It is, I suppose, a stick of jelly and is actually really really great.  Once applied, the color is a muted dark rose with a subtle purple tint. I now use a Tint of Corruption whenever I want a bit of color and shine.  Plus, I get a kick out of the name.

Everything, by the way, is in glass containers except for the jelly balm and all labeling is in English and French.  

Next up was the PhotoFocus Primer Serum.  I used it in the morning after I washed my face.  Its rose fragrance is natural and understated, more like rose water.   The serum has a watery consistency, and I used a lot of it, spreading it over my face in thin layers.  This experience was pleasant, like thinning out paint on a canvas. It was a little shiny and ever so slightly tacky on my skin.  A primer, I believe, is a prelude to makeup. So I then put powder on my face and it seemed to hold onto the powder well.

That night, I sprayed a whole lot of the PhotoFocus Rose Toner (which also has a soft, non-cloying rose scent similar to the serum) onto a cotton pad and wiped my face with it.  It took off so much dirt! My face didn’t feel tight afterward, so even though it has alcohol it wasn’t too drying.

The next morning, I used the PhotoFocus Multi-Purpose Oil.  I’m a big believer in moisturizing one’s face with an oil. Back in the 80s I’d never do that.  Face care was all about oil control and drying out acne with Sea Breeze Astringent. I also routinely traumatized my skin with Buf-Pufs and Aapri Facial Scrub.  Check out the copy of this print ad from the April 1985 issue of Vogue (thank you, Rachel!):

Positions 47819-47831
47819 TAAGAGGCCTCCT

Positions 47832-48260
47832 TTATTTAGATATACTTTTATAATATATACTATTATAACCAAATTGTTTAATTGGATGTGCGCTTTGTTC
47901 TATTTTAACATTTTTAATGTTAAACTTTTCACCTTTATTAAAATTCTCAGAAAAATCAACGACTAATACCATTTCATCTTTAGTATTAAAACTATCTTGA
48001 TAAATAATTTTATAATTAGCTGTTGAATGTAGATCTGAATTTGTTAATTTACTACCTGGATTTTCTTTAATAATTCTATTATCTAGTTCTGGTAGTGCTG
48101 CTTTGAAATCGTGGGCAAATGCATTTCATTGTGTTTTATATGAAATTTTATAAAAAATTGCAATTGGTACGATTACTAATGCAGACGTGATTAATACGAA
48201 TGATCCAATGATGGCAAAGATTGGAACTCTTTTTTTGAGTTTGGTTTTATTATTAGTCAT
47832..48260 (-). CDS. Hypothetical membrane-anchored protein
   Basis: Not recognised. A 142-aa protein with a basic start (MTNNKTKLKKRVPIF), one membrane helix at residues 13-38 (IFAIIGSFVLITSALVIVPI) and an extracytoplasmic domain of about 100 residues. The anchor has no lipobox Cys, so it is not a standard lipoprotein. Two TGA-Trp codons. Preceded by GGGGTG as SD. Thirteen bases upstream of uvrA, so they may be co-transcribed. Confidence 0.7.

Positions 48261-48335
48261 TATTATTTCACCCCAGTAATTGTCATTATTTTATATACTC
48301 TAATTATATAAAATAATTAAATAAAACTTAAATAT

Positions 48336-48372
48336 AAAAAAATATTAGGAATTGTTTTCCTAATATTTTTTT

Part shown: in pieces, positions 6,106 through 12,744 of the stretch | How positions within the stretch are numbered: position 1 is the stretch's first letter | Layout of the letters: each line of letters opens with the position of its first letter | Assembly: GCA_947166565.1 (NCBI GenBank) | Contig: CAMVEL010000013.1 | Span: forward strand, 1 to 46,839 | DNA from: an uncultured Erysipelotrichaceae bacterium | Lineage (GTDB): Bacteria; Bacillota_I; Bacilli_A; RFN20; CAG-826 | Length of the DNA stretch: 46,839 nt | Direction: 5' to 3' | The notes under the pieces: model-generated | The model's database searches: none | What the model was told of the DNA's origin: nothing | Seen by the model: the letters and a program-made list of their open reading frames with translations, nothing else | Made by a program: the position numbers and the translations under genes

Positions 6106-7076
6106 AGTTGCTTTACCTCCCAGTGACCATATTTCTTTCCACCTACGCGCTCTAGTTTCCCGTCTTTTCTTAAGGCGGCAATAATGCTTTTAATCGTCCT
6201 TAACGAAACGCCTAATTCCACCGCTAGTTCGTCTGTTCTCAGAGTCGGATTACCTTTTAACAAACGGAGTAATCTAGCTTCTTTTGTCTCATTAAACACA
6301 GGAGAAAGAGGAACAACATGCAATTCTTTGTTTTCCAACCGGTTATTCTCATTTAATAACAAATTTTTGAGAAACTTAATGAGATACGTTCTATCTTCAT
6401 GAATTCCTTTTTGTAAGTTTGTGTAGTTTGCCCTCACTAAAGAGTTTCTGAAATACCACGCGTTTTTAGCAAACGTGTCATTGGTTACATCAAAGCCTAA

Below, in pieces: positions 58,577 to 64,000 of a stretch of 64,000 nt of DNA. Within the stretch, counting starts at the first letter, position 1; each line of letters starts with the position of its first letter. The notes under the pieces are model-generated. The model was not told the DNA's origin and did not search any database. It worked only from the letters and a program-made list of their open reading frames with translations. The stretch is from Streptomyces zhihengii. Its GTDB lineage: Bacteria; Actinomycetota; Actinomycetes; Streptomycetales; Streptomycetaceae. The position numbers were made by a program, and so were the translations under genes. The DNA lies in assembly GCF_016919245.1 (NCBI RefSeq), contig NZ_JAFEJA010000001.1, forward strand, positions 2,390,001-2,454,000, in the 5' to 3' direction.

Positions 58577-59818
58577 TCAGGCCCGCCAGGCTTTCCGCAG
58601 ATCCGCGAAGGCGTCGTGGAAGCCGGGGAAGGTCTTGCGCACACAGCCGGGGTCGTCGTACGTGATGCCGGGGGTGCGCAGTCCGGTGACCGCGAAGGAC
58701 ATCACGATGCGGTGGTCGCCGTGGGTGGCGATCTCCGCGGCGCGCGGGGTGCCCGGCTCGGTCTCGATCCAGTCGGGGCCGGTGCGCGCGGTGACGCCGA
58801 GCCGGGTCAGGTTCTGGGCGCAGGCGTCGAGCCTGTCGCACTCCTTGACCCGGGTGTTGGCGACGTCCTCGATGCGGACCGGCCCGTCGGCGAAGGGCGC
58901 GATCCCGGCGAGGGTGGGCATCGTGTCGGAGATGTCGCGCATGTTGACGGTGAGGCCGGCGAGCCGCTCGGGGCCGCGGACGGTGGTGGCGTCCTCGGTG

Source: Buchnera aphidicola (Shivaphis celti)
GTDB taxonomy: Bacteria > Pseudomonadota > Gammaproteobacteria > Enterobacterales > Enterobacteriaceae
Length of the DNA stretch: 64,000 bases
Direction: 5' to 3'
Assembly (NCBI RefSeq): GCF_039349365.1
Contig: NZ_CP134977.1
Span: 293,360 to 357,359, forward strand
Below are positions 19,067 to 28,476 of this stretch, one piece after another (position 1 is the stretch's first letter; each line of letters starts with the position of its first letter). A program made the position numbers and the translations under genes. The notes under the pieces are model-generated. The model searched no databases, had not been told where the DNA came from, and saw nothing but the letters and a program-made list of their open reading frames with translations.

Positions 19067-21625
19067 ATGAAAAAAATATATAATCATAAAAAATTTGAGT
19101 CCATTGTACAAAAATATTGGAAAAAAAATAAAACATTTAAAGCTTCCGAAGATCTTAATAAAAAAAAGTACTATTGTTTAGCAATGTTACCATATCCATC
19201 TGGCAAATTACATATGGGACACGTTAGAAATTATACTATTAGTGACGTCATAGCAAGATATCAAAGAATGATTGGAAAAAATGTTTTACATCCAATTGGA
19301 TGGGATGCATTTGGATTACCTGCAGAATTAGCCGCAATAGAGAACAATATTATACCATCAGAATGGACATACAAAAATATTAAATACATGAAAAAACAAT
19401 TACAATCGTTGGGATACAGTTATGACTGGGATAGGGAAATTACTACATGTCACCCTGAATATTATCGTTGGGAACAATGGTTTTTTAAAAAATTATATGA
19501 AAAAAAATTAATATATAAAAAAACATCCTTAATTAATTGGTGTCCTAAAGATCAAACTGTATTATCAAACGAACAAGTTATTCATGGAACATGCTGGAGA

Stop babying your skin, brutalize it

Tough, rough, coarse, more concentrated, more abrasive than ever….Why not just rub sandpaper on your face?  My skin feels raw just reading these words.

But Wet n Wild’s Multi-Purpose Oil was the complete opposite of that feeling.  It was heavenly! The scent was lovely, like the other products. I massaged a generous amount into my face.  Over the next few hours, the oil sank into my skin, which felt pillowy soft and hydrated all day. My face was not greasy or oily in the least.

The verdict?  For $24.99 (and they threw in a few makeup samples) this is a good deal.   The quality of these products is high, and they are not sample sized. I like that even the droppers in the serum and oil bottles are made of glass.   In all honesty, I am impressed. I’m sure I will use these products and enjoy them.

The Maddie Hayes Look